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Derivatives - The Invisible Crisis

Updated: Dec 20, 2022

As of Q1 2022, the total notional amount of derivatives held by US banks is $200 trillion as reported by the Office of the Comptroller of the Currency. The majority of these derivatives are held in interest rates and forex categories.

Though it is an amount that has gradually increased and is manageable on expansion by the risk management system (RMS) that has been developed by the banks over decades and various cycles. But when the economy and the real world go through a cycle like the current one that occurs over many decades then how efficient is the RMS is anyone’s guess.

To understand in a simple manner risk management systems are placed so that the portfolio of assets is not overexposed. This is done by analysing the trajectory of markets and putting limits on the holding. In case of a trigger, the holder has to sell the assets forced by the RMS irrespective of liquidity and other market factors that might lead to a price spiking in either direction.

Thus, in the current environment where interest rates are rising and entering a phase of divergence between estimates and actual policy. It will not be easy to assess the risk with data from traditional cycles. And hence it leads to higher volatility not only in the spot but also in derivatives markets that might result in heavy losses.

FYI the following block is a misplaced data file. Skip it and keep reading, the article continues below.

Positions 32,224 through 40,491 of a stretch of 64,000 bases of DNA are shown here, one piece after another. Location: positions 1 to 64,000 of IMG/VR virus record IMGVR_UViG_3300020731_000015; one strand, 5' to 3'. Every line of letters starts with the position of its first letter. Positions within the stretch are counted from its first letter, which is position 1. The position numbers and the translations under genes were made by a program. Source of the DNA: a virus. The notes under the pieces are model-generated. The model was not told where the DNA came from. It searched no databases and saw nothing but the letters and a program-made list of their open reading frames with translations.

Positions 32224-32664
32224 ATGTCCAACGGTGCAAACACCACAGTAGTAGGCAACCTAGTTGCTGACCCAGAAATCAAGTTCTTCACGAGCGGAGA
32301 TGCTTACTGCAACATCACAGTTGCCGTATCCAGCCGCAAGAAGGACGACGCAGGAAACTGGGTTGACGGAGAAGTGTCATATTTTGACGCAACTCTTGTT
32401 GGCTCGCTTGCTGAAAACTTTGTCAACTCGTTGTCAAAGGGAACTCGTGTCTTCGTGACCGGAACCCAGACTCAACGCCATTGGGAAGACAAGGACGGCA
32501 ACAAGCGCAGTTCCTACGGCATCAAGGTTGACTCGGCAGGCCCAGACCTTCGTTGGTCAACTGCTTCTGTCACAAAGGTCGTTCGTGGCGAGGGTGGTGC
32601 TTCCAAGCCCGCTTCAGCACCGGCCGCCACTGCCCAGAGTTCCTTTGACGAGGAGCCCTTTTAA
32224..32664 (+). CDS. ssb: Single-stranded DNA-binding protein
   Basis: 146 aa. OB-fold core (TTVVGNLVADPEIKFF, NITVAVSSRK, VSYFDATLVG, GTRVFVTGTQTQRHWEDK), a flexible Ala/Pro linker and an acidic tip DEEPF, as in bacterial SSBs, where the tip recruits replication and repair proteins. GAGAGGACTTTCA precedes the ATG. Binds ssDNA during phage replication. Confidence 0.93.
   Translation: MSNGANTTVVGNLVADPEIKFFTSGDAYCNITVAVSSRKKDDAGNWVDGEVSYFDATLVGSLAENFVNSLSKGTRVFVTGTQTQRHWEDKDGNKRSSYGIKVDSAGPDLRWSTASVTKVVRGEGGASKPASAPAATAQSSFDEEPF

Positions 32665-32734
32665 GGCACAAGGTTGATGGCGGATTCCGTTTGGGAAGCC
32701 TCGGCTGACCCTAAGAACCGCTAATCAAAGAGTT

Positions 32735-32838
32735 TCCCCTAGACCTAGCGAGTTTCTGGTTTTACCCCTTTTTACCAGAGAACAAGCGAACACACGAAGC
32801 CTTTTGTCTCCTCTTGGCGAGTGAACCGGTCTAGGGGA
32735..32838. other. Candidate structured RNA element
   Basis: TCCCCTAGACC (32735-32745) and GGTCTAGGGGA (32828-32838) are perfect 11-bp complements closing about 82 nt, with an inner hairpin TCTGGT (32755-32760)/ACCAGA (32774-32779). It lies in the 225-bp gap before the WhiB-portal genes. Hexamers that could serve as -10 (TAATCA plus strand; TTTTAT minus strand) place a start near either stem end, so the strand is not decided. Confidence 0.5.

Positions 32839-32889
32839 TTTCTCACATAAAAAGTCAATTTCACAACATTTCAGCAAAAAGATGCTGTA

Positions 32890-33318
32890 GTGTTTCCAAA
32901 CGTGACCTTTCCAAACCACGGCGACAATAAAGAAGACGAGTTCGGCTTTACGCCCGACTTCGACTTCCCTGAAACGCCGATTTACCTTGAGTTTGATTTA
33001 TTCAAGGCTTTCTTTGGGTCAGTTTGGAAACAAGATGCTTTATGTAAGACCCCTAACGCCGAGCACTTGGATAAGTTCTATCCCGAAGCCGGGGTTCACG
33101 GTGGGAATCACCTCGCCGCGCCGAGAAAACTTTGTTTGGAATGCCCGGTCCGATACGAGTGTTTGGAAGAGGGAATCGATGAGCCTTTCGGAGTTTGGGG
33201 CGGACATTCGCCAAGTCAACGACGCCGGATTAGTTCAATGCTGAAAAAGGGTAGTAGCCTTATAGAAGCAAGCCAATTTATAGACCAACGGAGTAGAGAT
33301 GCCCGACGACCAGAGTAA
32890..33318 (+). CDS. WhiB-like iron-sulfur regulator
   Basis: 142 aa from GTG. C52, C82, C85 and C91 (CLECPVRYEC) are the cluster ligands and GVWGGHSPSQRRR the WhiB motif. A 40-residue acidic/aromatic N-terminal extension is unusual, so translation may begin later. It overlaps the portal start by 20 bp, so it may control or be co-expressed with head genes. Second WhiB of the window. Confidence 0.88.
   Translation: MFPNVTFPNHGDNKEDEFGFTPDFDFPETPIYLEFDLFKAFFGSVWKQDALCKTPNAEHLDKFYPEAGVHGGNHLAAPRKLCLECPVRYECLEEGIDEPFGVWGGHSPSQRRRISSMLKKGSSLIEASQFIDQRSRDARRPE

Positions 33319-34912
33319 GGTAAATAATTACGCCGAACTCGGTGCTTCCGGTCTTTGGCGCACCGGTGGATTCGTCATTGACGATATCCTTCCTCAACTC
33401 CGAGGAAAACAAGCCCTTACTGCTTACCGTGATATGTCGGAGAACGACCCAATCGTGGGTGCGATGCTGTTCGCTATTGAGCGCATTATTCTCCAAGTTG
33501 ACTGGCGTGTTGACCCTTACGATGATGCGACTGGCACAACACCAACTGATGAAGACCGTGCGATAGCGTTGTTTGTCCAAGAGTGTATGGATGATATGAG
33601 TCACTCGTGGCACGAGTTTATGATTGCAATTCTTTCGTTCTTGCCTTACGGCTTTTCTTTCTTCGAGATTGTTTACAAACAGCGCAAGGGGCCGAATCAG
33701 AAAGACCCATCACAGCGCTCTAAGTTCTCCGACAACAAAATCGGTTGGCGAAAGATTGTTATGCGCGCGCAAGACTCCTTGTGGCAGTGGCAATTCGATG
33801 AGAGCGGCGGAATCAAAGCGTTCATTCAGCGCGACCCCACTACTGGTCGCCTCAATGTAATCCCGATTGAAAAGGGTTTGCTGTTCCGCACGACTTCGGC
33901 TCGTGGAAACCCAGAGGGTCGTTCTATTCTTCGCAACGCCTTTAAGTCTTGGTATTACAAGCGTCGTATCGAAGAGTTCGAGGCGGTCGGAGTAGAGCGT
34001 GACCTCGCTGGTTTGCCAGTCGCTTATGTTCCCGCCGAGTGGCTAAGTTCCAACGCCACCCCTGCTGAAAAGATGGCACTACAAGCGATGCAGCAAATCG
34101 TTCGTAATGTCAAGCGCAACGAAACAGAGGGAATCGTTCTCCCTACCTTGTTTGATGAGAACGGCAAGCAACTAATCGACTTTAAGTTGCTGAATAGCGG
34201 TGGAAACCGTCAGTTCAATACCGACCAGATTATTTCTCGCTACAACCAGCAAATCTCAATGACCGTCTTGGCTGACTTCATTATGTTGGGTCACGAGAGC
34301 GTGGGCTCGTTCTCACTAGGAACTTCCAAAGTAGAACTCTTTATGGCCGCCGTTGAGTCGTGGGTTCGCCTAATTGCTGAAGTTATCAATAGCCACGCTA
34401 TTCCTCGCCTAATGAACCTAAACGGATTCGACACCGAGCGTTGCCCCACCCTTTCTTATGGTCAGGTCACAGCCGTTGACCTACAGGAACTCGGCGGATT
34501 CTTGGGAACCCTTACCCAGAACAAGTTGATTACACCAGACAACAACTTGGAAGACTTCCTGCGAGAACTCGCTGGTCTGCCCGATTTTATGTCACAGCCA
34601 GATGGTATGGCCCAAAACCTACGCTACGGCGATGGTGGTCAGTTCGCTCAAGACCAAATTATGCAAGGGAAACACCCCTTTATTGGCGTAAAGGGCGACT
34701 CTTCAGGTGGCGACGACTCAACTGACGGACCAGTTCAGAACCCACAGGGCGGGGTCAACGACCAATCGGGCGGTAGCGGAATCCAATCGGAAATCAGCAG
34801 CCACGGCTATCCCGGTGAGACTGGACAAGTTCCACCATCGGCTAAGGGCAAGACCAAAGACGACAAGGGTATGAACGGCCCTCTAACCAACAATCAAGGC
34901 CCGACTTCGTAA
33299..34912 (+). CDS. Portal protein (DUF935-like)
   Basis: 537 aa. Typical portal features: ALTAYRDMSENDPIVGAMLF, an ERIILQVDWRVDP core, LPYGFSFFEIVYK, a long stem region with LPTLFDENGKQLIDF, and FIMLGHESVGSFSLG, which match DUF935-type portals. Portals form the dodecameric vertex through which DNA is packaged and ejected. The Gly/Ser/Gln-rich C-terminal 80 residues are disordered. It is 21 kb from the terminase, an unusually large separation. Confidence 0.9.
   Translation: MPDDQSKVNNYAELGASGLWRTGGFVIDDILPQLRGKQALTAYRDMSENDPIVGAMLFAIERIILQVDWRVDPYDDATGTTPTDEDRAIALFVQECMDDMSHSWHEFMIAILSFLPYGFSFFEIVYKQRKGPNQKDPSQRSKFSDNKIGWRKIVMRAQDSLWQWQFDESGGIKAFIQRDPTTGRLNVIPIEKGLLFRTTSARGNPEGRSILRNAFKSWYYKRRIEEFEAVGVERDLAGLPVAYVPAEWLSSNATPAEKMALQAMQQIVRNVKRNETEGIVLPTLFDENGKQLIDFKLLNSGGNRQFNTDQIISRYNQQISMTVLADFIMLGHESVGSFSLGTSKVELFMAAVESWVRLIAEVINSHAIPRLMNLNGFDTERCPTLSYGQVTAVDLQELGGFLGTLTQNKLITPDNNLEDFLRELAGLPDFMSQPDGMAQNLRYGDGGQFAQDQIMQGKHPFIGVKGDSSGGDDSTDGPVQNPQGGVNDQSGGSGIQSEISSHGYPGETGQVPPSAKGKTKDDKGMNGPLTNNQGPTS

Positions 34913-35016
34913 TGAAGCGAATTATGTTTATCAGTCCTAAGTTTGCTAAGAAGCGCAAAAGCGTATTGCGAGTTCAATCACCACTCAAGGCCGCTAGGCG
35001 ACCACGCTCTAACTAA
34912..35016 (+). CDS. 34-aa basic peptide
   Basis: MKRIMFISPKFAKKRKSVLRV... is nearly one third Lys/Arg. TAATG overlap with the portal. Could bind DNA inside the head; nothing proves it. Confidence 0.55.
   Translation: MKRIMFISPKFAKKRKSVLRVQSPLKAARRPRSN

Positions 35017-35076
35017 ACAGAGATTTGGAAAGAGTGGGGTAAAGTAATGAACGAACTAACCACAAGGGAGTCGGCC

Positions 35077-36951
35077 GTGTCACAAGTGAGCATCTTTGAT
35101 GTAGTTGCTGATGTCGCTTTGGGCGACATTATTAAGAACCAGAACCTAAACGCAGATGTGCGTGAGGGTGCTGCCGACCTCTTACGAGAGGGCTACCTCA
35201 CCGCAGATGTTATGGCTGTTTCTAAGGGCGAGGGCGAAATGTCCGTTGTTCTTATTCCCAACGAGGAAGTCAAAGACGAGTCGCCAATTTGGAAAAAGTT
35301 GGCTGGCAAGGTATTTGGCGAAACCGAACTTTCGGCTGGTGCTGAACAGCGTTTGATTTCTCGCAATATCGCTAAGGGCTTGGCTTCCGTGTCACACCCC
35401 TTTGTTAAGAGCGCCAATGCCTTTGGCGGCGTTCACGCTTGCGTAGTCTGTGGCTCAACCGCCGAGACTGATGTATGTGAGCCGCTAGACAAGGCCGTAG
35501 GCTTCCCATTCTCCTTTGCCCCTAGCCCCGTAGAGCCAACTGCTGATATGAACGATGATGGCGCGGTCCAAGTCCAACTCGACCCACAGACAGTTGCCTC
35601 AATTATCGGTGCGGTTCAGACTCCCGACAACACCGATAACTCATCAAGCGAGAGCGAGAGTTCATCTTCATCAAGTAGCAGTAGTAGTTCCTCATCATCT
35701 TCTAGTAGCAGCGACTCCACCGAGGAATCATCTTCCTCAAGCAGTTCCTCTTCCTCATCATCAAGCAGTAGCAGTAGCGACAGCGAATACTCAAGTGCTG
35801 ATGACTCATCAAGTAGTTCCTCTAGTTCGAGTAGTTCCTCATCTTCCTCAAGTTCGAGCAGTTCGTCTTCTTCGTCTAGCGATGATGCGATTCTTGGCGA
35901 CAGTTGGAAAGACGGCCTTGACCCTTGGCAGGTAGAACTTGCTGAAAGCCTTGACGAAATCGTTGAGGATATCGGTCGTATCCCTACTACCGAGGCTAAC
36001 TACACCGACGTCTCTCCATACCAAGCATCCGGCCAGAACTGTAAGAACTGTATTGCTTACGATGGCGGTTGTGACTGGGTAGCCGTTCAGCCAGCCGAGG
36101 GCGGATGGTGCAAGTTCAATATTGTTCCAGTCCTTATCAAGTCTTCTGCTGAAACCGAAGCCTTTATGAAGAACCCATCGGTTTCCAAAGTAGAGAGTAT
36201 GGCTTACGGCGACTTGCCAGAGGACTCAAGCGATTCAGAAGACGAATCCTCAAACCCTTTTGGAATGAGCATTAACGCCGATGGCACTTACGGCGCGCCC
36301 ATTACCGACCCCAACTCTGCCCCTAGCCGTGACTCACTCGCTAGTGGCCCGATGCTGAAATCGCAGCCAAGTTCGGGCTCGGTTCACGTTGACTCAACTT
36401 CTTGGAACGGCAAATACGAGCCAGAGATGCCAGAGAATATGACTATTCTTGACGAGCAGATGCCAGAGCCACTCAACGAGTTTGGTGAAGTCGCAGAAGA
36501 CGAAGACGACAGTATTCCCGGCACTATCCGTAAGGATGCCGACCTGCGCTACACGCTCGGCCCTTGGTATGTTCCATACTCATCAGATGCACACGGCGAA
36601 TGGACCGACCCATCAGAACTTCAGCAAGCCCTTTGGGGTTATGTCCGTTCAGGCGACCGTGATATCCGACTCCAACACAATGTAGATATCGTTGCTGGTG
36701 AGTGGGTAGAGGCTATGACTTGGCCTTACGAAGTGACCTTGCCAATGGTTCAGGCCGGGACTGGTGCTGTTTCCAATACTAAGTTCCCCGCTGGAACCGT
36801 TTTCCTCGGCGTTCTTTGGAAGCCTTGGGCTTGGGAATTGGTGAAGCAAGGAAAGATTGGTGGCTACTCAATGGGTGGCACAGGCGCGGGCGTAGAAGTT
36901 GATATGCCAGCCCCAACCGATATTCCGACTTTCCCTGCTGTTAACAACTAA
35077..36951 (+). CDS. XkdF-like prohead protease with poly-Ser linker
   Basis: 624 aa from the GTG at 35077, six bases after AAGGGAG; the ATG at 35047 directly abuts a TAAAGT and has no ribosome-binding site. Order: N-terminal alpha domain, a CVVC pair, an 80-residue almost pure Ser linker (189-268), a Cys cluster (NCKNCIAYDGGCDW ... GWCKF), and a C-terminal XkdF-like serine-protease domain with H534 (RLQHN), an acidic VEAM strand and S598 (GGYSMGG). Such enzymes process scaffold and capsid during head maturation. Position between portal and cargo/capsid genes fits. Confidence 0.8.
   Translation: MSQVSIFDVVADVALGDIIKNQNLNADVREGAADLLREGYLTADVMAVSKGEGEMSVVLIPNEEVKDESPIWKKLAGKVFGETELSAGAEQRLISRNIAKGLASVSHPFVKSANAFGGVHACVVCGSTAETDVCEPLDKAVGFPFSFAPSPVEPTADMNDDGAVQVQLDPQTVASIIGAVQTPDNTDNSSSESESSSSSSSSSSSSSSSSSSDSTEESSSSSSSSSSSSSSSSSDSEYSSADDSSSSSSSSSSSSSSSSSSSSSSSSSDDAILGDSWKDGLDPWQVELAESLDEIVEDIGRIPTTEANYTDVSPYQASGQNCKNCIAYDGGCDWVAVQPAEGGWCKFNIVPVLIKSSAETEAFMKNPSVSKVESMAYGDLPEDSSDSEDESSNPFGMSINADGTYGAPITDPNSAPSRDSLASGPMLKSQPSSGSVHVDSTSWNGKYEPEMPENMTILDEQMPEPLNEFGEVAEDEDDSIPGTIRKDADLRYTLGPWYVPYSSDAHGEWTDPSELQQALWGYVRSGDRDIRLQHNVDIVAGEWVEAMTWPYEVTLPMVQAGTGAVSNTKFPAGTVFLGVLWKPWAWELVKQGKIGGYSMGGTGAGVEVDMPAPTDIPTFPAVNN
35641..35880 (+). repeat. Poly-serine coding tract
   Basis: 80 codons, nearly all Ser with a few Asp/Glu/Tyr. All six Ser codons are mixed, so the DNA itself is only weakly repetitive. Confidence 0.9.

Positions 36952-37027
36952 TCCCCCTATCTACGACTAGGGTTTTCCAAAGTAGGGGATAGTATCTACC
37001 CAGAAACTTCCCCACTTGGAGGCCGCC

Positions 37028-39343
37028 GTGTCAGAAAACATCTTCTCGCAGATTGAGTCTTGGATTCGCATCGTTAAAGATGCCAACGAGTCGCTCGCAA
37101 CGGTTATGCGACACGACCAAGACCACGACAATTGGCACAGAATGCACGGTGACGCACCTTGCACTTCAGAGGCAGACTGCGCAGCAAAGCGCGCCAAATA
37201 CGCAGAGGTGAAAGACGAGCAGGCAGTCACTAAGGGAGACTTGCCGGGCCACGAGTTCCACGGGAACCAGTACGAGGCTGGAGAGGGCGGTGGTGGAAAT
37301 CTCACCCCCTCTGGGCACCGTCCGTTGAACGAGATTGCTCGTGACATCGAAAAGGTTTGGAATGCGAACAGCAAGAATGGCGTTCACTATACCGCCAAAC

In the last 12 months or so, we have witnessed various such moments. Whether it is the Nickel price spiking on LME or UK government bond yields moving double digits within days.

Though the year-end might bring in some relief if nothing else bursts the volatility the cycle is somewhere in the middle and not at the end that’s why next year might result in further moments of panic in markets and create financial instability as the top risk for 2023.

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